Mosquitoes are running rampant this time of year — a fact the 7 First Alert Meteorologists can link to our recent spat of rain: 116 days and counting as of mid-June for 2019 alone.
It's a serious issue given that West Nile has been found in our area again this year. Getting rid of mosquitoes sounds great, but there’s a question about how you do it: with chemicals, or without?
The folks over at Friends of the Rouge River say skipping chemicals will benefit everyone in the long-run.
“We’re all part of this closed-loop system, right?” said Marie McCormick. “So, anything we do to ourselves, and our land, will eventually affect us in some way?”
McCormick, and her groups, have a main concern for our local watersheds — pesticides and chemicals sprayed on yards leeches into the ground, and eventually into nearby rivers and streams.
That’s why members like Cindy Ross have found alternatives — she turned her entire backyard into a native species haven that attracts all sort of insects, and when mosquitoes come they often find predators, like dragonflies.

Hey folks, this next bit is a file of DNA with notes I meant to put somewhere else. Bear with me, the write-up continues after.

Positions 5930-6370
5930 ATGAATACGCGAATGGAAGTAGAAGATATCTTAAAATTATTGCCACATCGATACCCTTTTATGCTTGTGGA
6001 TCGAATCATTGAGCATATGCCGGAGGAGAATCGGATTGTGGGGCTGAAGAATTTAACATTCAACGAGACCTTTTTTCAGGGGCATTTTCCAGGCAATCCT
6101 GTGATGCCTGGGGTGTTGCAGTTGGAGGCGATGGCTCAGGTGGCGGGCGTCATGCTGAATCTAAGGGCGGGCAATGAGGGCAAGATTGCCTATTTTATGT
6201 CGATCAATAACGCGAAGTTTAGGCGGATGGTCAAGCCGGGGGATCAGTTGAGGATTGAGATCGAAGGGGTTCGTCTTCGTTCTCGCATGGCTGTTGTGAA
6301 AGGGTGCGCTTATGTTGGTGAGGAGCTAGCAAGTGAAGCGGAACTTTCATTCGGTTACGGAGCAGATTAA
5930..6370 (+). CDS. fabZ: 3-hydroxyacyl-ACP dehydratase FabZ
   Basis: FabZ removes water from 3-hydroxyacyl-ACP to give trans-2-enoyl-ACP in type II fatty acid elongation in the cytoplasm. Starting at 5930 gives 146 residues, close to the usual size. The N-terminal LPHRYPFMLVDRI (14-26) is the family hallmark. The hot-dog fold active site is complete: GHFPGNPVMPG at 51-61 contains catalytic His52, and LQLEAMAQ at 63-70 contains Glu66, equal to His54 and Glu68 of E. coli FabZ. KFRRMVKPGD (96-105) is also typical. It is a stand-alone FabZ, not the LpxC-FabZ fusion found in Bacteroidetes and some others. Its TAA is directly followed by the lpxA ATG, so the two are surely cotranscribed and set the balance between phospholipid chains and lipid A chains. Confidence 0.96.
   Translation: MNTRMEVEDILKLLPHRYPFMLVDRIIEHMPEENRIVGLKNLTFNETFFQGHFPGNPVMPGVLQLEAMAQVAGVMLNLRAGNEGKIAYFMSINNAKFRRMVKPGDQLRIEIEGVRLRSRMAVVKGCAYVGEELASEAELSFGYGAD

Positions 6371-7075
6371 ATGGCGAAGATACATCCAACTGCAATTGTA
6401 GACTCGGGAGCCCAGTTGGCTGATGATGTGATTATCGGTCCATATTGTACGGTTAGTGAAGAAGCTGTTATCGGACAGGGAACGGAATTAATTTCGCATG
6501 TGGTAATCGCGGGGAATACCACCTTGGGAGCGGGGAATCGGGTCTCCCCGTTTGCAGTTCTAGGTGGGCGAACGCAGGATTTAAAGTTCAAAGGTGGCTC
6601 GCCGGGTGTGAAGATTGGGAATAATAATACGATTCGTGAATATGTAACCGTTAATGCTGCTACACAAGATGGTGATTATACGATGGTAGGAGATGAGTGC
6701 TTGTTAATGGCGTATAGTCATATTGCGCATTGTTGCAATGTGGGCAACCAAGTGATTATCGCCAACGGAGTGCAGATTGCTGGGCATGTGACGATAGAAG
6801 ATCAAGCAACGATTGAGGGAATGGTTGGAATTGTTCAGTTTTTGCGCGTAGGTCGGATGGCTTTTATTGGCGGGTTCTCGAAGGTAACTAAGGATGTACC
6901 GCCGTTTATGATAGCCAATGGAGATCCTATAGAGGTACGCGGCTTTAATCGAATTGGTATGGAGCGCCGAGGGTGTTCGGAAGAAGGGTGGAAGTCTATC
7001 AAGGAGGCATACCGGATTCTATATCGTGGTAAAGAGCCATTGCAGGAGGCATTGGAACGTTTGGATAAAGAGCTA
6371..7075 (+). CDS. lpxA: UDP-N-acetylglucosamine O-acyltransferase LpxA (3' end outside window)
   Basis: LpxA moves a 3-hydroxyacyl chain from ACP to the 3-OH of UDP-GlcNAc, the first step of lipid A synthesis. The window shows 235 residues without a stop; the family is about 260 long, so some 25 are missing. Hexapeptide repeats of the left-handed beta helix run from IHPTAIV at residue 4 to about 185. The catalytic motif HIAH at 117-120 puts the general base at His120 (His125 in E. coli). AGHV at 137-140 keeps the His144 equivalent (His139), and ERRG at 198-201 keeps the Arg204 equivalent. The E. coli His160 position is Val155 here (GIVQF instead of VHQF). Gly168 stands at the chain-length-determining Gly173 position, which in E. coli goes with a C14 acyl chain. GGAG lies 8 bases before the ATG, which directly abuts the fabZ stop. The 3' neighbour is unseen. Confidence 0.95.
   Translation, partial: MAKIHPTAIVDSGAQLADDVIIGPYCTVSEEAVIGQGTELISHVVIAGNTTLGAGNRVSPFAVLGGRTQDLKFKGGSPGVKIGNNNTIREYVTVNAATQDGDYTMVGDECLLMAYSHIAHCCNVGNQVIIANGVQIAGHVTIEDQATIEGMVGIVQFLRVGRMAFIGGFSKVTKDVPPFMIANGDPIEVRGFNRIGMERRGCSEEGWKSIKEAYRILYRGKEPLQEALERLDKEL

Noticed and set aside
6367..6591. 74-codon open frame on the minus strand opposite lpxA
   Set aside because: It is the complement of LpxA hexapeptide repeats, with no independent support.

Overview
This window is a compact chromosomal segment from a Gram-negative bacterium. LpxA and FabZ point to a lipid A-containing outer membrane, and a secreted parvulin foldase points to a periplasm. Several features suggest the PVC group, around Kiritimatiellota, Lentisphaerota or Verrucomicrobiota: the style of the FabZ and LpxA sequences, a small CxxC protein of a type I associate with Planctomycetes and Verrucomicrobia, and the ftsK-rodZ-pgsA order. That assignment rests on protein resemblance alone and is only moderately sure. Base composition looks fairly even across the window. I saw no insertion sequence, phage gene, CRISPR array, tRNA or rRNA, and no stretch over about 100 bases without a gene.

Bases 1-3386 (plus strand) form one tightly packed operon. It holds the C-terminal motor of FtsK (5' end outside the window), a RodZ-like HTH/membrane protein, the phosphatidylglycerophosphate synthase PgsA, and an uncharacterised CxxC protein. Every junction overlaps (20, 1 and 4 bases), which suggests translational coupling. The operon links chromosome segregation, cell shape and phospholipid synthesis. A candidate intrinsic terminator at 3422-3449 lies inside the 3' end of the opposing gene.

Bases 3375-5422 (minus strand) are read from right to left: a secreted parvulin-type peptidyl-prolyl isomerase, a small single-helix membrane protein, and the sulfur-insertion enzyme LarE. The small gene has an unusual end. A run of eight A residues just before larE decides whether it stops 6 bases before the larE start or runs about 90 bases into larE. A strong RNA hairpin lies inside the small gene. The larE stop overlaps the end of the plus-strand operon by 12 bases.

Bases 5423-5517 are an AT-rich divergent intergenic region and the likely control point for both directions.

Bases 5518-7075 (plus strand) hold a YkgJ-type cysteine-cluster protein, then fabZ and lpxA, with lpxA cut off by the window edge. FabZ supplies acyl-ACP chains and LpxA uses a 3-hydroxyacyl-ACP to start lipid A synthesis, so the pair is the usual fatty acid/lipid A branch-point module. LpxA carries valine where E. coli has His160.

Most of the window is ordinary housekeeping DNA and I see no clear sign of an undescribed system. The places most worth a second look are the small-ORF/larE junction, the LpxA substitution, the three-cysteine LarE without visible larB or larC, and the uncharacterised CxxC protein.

“They can eat 2-3,000 mosquitoes a day, so that’s my natural mosquito repellent,” said Ross. “Any pests that they might get, other native plants attract that beneficial insect that deal with them naturally.”
McCormick said highly aromatic plants are natural deterrents, too: basil, thyme lemon grass and lavender are all plants that tend to fend off mosquitoes.
Removing standing water from your yard, or things that’ll allow for it helps, too. Old tires, unused planters, buckets, sandboxes and kids toys are all things to keep an eye on.
Citronella candles are a go-to for some, but McCormick said a well-placed bat box — natural predators of mosquitoes — can help too.
For Ross, the goal is to plant things that are naturally occurring to make sure she’s not straying from plants that are meant to be found in our area. It also ensures they’re ready to thrive in your yard.
You can find more information about native species to Michigan here. Or if you’re interested in what type of plants are most likely to attract butterflies and dragonflies, you can read a how-to attract guide online at HGTV.